Bishop Andrus calls out the danger of militarism turned on American citizens and our continuing racial injustice

Posted on June 2, 2020. Updated on June 2, 2020

42 They devoted themselves to the apostles’ teaching and to fellowship, to the breaking of bread and to prayer. 43 Everyone was filled with awe at the many wonders and signs performed by the apostles. Acts 2:42,43

The above passage from the Acts of the Apostles shows the result of the miracle of Pentecost. The gift of the Spirit overcomes division and makes us one. The Spirit works miracles of healing and gives courage in the face of great and daunting danger. As the Church has just celebrated the great Feast of Pentecost, we are mindful of the surpassing gift of the Holy Spirit as we make the following statement. 

Yesterday, Donald Trump, the President of the United States, threatened the use of American military force under his control to quash protests across the country, “If a city or state refuses to take the actions necessary to defend the rights and property of their citizens…” The President declared that he would deploy, "thousands and thousands of heavily armed soldiers, military personnel and law enforcement officers" to quell unrest. In the same speech, the President proclaimed himself to be “an ally to all peaceful protestors.” He then ordered a peaceful protest  in Lafayette Park, Washington, D.C., to be cleared by military and police forces using tear gas and flash bang explosives, so that he could walk across the park from the Rose Garden of the White House to stand in front of an Episcopal parish, St. John’s, Lafayette Square. The President then used the church and a copy of the Bible as props for his political statements. The Bishop of Washington, the Rt. Rev. Mariann Edgar Budde, and the Presiding Bishop of the Episcopal Church, the Most Reverend Michael Bruce Curry have spoken clearly and forcefully about the President’s misuse of sacred spaces and texts. Bishop Curry has also spoken personally, as a Black man, and prophetically about the latest, tragic enactments of the enduring racism that infects and distorts our society.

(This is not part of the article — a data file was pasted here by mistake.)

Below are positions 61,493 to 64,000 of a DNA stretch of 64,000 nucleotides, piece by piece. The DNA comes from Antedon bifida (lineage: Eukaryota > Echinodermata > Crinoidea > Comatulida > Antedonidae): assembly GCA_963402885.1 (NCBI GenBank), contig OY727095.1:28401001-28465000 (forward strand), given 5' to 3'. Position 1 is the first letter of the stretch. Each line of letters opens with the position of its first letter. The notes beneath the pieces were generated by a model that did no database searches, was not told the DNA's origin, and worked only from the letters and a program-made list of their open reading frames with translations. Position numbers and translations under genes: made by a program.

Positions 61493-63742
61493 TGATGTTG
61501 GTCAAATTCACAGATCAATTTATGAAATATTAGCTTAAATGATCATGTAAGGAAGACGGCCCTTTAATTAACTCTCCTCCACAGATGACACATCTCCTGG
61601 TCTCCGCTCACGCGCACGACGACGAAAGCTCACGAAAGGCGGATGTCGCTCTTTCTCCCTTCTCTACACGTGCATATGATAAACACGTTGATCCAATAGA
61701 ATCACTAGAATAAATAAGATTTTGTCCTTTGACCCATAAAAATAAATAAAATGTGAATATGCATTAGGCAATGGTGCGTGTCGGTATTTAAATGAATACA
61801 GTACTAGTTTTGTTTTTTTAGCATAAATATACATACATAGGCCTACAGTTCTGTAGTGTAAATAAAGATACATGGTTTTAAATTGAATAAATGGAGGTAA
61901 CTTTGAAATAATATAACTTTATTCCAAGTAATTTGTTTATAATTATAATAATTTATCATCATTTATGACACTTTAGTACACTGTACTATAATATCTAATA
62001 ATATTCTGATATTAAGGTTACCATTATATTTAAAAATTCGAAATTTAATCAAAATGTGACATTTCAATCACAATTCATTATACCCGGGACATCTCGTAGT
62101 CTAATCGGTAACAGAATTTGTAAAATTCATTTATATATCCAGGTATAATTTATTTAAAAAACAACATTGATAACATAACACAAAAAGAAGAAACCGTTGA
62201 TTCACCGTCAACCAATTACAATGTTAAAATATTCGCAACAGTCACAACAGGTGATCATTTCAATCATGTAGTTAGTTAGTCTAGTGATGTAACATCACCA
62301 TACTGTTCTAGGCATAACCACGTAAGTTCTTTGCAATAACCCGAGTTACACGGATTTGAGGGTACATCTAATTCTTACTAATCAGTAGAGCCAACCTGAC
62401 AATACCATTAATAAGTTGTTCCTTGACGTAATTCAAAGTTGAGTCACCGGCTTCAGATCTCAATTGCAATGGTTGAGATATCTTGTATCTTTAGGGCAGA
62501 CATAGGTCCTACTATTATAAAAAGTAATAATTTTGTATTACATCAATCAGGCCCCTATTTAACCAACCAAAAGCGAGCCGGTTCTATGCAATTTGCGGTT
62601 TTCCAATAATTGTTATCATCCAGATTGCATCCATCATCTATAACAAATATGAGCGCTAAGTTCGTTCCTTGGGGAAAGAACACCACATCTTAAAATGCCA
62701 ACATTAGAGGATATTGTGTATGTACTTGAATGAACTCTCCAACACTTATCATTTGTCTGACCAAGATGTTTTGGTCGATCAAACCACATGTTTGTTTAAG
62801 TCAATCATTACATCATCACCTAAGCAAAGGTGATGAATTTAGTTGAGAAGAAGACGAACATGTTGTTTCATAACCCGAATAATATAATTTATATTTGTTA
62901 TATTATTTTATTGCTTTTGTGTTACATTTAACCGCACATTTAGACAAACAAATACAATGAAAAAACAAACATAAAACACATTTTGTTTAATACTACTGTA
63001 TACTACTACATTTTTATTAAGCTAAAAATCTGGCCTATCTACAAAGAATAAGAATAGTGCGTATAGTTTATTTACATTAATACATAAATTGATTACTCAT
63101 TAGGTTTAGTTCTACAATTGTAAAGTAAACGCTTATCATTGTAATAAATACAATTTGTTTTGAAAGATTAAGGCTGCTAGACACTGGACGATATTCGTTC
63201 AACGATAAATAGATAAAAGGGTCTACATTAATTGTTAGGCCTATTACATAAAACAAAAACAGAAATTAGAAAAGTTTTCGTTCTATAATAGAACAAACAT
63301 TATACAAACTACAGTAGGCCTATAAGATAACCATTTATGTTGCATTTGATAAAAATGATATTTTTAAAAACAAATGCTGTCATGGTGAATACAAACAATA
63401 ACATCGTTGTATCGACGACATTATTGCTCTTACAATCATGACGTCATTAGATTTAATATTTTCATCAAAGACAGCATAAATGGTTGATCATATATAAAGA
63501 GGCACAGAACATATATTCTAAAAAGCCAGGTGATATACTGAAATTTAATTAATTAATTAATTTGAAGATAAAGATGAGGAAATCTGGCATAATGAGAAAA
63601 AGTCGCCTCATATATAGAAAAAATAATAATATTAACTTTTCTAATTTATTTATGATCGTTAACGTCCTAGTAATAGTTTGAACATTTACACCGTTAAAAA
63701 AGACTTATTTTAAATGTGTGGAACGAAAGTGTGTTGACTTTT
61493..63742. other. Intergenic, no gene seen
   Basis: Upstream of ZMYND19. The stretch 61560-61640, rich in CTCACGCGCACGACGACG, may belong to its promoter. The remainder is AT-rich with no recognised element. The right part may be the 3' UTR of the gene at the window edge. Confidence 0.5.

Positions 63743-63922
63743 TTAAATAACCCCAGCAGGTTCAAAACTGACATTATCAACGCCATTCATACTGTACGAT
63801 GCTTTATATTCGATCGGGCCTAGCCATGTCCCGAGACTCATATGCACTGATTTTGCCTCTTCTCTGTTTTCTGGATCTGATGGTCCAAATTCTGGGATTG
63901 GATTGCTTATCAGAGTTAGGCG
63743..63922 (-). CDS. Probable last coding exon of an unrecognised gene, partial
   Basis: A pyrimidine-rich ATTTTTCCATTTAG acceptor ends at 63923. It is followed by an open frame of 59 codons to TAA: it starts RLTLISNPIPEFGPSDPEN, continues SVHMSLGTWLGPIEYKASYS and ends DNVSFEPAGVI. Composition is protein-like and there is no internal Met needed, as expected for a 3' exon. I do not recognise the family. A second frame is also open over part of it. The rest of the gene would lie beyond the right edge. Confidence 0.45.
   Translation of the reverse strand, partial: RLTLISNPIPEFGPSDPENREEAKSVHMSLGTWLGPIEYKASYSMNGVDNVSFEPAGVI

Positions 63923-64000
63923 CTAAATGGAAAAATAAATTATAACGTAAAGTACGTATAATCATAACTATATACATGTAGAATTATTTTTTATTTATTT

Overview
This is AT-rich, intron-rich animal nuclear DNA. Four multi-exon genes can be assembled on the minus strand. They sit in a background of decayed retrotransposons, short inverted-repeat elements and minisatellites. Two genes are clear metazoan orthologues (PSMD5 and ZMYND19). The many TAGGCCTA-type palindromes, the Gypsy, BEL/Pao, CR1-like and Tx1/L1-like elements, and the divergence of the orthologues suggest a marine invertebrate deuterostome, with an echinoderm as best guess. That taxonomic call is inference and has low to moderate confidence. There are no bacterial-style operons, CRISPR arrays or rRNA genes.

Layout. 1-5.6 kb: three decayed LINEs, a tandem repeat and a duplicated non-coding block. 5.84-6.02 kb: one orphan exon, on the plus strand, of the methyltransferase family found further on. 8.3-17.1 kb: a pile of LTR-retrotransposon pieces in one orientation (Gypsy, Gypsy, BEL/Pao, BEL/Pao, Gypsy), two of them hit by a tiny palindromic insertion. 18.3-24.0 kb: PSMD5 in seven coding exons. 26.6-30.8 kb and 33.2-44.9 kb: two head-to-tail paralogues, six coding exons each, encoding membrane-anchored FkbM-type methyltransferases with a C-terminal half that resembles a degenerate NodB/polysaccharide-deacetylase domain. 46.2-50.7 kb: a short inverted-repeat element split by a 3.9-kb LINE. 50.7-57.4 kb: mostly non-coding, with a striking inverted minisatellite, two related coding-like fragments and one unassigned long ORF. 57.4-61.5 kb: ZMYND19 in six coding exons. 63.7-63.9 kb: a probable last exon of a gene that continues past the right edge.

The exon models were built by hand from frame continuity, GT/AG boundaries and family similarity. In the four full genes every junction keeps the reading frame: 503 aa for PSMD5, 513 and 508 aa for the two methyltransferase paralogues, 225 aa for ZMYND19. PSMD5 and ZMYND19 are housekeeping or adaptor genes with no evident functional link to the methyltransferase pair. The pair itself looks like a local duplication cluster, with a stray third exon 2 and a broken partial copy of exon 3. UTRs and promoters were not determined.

I strongly support the statements by Bishops Budde and Curry. It is also necessary, I believe, to speak to the statements made in words and actions by the President that seem to threaten the very fabric of American freedom and are an affront to our faith and Baptismal commitment to strive for justice and peace among all people and respect the dignity of every human being.  

For us, as people of faith, there is only one way for us to respond – nonviolently, by using what St. Paul calls, “The weapons of the Spirit.” The only force in the universe that endures, and that does not create a spiral of ever-worsening violence is what Jesus called us to use – unconditional love. Examples of “weapons of the Spirit” available to people of faith include the following: 

  • Continued nonviolent mass protests. Making dissent visible gives support and encourages those who feel frightened. Resolutely peaceful mass protests demonstrate and make love visible. I recognize that peaceful protest is itself dangerous. Nonviolent demonstrators need training and preparation, and need to, as Jesus warned, “count the cost” of action contemplated. Why should anyone risk their safety, even life in a demonstration? As the Rev. Dr. Martin Luther King wrote more than fifty years ago, the loss of a life demonstrating for full educational access for Black children must be seen in the light of years more educational disenfranchisement for millions of Black children; knowing the cost, will we take the risk?
  • Advocacy for or against specific policies and advocacy for voter rights. 
  • Economic pressure. 
  • Solidarity – the literal meaning of “diabolical” is to shatter the integrity of life. Isolating a vulnerable group increases their vulnerability. 

There are resources to aid us in living into all the above points. Long-standing peace organizations such as the Fellowship of Reconciliation (one of the founding members in the United States was an Episcopal bishop) can provide training in peacemaking. The Episcopal Church’s Office of Government Relations can support advocacy efforts around our Church’s historic commitments to racial reconciliation and justice. Our diocese, as with others across the Church, provides training in understanding and overcoming racism. And if you are longing to be in solidarity and meaningful relationships across lines that divide many in the United States now — economic disparity, race, immigration status, gender, sexual orientation — we will seek to help you. We have existing ministries of justice and peace that can help you forge new relationships within God’s Beloved Community. 

Know that all of you in the Diocese of California are constantly in my prayers. I am grateful for your own witnesses, the clergy and laity of the communities we serve; I am inspired and encouraged myself by you. And know that we are not alone. The Spirit of God is with us, a divine presence that cannot be taken away or overcome by any adversity.

In faith,